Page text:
Here are a few links to my most recent posts in case there is a particular subject you’d prefer to explore first:

Julian Fellowes: A Sustained Narrative As Legacy

Dispatch From Amherst: Emily Dickinson Masters Love

Let’s Do Some Wilde Writing on This #WriterWednesday!

A Plumb Line Into Literary History

The Architecture of Tango

Of Salt Spray and Canvas: Weatherbeaten Maine

Melancholia: Depression as One Perspective

I’d like to take this moment to express deep gratitude to everyone who has supported me in my writing career over the years, both in print and in the virtual world. I truly enjoyed all the subjects and cities I covered here for the four years I posted. I had the privilege of staying in some of the world’s most incredible hotels, including the Hotel Principe di Savoia (right in the midst of the area that would soon host the World Expo 2015 when I was there), the Hotel Plaza Athenee, Le Meurice (covering their coveted Le Meurice Prize), a number of W Hotels and The Betsy Hotel. I’ve experienced wine tastings in Buenos Aires and interviewed Chef Gordon Ramsay in Tuscany. I walked through the Centre Pompidou with hot French designer Patrick Jouin and saw original Gibson Girl drawings by Charles Dana Gibson at the Bethel Inn in Bethel, Maine (though I still have yet to hear a loon in person)! Thanks to the Dorchester Collection during a trip to London, I had the great privilege to see the Paul Gauguin show at the Tate Modern. I had a profound moment standing alone in the study of Honore de Balzac and walked the same streets as Madame de Pompadour while in Paris!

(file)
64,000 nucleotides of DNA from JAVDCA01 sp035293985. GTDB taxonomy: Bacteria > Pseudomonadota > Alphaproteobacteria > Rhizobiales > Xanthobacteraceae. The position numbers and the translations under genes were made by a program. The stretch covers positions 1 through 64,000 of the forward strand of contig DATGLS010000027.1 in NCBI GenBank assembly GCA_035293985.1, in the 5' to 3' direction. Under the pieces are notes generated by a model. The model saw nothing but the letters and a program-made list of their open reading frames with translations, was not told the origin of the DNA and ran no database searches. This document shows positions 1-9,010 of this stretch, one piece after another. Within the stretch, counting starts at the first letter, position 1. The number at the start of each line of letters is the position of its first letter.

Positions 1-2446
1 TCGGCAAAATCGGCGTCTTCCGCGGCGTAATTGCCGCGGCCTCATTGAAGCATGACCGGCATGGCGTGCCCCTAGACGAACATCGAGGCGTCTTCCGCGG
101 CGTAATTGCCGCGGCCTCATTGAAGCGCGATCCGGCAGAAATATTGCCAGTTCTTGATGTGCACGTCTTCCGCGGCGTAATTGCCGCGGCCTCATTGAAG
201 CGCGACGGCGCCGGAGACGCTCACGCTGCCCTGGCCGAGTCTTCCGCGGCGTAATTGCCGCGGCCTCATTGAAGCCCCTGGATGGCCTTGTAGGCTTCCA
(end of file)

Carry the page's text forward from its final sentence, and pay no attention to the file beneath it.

It was the rare moment when I didn’t have my writer’s notebook with me (and it travels with me always so I feel there are many more adventures to come)! If you are inclined to let me know how you feel about my new effort of deepening my writing, I’d love to hear from you, either here or on Improvateur.

07/10/12

The Room by the Sea

The view from my terrace at The Cliff House in Ogunquit, Maine.